I have an erratic relationship with the news. I don't own a television and I don't subscribe to the local paper. I listen to NPR while I eat my breakfast or drive around in my car. About four days a week (depending on the circumstances of the week) I manage to read The New York Times. If something happens on a day when I skip breakfast and don't pick up a paper, it is completely possible that an event of major world importance could pass right by me.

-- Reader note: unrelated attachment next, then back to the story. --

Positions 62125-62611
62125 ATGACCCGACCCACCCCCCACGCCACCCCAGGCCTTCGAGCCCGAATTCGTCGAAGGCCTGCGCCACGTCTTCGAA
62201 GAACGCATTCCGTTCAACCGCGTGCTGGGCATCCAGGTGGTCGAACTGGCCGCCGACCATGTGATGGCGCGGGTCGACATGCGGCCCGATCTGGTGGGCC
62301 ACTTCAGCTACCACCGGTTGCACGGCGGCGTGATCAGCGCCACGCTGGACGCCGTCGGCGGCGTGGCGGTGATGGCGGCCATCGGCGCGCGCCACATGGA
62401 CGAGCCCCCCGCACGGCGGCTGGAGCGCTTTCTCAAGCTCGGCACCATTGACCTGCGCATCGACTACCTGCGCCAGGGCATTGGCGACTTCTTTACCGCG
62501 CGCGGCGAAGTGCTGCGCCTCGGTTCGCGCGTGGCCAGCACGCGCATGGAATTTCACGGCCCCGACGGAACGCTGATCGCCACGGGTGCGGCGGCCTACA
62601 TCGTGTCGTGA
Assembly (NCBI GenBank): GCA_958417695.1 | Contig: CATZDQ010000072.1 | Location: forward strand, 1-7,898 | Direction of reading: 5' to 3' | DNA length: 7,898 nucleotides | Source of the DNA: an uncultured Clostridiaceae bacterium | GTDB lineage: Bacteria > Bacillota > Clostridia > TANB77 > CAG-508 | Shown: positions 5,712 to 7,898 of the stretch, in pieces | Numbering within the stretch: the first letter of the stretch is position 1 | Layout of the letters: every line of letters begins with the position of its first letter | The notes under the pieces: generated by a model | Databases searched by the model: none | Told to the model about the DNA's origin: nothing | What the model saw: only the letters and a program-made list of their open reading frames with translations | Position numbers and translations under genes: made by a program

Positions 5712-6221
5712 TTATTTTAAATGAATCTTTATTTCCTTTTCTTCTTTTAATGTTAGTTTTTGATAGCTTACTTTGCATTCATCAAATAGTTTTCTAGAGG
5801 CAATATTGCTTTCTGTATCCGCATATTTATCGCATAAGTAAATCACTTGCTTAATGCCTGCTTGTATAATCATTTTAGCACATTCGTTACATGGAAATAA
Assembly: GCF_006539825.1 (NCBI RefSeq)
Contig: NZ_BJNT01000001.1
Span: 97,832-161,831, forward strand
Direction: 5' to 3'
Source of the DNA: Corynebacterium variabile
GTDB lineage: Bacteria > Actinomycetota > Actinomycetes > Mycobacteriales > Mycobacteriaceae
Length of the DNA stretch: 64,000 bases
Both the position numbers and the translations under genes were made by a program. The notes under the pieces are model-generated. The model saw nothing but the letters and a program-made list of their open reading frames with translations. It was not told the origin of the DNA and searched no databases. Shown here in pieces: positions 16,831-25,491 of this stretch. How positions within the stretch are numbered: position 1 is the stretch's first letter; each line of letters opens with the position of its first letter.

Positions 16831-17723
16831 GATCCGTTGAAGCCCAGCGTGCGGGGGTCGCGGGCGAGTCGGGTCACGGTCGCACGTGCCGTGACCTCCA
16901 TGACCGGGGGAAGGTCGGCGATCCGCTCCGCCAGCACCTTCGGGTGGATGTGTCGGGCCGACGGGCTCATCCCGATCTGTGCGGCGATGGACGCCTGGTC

Despite these lax practices, every now and then there's a news story that consumes me completely. The takeover of the Japanese embassy in Lima, Peru in December 1996 drew me to the radio and held me there. I read everything about it that I could. I made it a point to drop in on friends during the evening news so that I could see the pictures on television. A terrorist group known as Tupac Amaru had commandeered a dinner party of 450 people at the Japanese embassy. By the end of the week, they had released all but 74 of the hostages. The terrorists, from what I could tell, were not especially terrifying, or at least they were nothing like the members of The Shining Path, the group with which they were so often confused. Their goal was to force the government into freeing some 400 political prisoners from Peru's notorious high altitude prisons. They seemed to have all the time in the world to wait.